Like a number of high-end German carmakers, BMW has thus far tested demand for vehicles with greener credentials with special premium models, most notably the ingenious i8 supercar. However, the X5 xDrive40e will be the first model in an existing range to be offered as a hybrid.
The X5 is currently BMW's biggest SUV, or as it prefers to call it, SAV (Sports Activity Vehicle), and once it's made its debut at the New York Auto Show in April, it will become the company's first ‘core brand' hybrid production car to go on sale
The car pairs a 2-liter, four-cylinder turbocharged gas engine with an electric motor for a combined power output of 309bhp, a 0-100km/h time of 6.8 seconds and an electronically limited top speed of 131mph (210km/h). So it won't get stuck in traffic and, thanks to the immediate torque delivery that comes from an electric motor, it shouldn't get stuck in a muddy field, either.
But those who are going to have their heads turned by a hybrid aren't usually focused on outright turn of speed; rather they're concerned with a car's thirst and its emissions.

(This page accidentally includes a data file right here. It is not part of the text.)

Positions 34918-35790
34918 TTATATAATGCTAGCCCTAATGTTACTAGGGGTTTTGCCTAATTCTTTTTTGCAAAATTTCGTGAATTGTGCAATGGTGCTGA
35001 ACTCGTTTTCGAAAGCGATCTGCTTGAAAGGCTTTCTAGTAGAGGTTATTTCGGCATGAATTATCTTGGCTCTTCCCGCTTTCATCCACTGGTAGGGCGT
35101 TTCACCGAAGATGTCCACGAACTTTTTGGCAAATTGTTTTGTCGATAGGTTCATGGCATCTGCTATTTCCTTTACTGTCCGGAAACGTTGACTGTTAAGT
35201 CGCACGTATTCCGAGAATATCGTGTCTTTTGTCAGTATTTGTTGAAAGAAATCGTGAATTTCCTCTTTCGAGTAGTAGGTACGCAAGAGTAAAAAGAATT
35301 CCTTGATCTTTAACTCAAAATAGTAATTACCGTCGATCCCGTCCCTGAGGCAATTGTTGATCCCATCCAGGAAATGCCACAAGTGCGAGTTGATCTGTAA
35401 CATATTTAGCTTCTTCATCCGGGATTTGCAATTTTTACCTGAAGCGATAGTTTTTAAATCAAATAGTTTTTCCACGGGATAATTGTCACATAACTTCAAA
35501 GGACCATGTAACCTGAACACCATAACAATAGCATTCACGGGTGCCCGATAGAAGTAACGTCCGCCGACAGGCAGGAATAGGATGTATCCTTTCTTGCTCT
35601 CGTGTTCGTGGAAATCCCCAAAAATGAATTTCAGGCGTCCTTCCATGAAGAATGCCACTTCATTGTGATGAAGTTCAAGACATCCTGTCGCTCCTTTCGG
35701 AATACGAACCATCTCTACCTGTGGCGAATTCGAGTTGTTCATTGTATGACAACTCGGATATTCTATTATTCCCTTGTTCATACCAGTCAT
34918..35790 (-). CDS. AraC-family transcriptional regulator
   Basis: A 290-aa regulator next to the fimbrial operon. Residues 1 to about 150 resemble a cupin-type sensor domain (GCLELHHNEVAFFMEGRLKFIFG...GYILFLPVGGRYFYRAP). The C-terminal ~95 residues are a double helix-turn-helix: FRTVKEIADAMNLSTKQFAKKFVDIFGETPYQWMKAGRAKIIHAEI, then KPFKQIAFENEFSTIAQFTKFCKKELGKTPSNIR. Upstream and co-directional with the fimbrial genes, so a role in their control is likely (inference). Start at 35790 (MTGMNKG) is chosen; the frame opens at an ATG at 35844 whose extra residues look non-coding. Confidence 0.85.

BMW's figures say that this big, permanent four-wheel-drive vehicle is capable of returning between 83.1 and 85.6mpg, or 3.4-3.3l/100km and that it emits between 77 and 78g per km of CO2, based on the rolling resistance of the tire set-up.
However, because it is a full plug-in hybrid, with an electric-only range of 19 miles (31km) it's possible to drive this car, around the city at least, without burning any fossil fuels (in the engine's combustion chambers, at least).
BMW says that when plugged in it should also recharge in less than three hours -- so commuting if you have a parking space and access to a charging point could be undertaken potentially on just electric power.
The car can be driven in three distinct modes. Full electric (called Max eDrive) offers a 120km/h (75mph) limited top speed and no help from the gas engine. Both engines can also run together (Auto eDrive), this setting uses the electric motor to boost gas performance and fill in the gaps in acceleration and responsiveness when the turbochargers are still spinning up and are not yet on boost. The final setting is a battery saving mode which uses the gas engine as a generator, charging up the battery and extending its range.
In fact, the only catch is that BMW had to find somewhere to put the battery pack and so there is slightly less space in the trunk of this X5, compared with its straightforward gas or diesel counterparts.
Although not shy of experimenting with and developing hybrid technology, BMW is some way behind its closest direct competitors -- Audi and Porsche -- at bringing it to its SUV range. However, BMW doesn't have the collective resources or industry power of the Volkswagen Group behind it.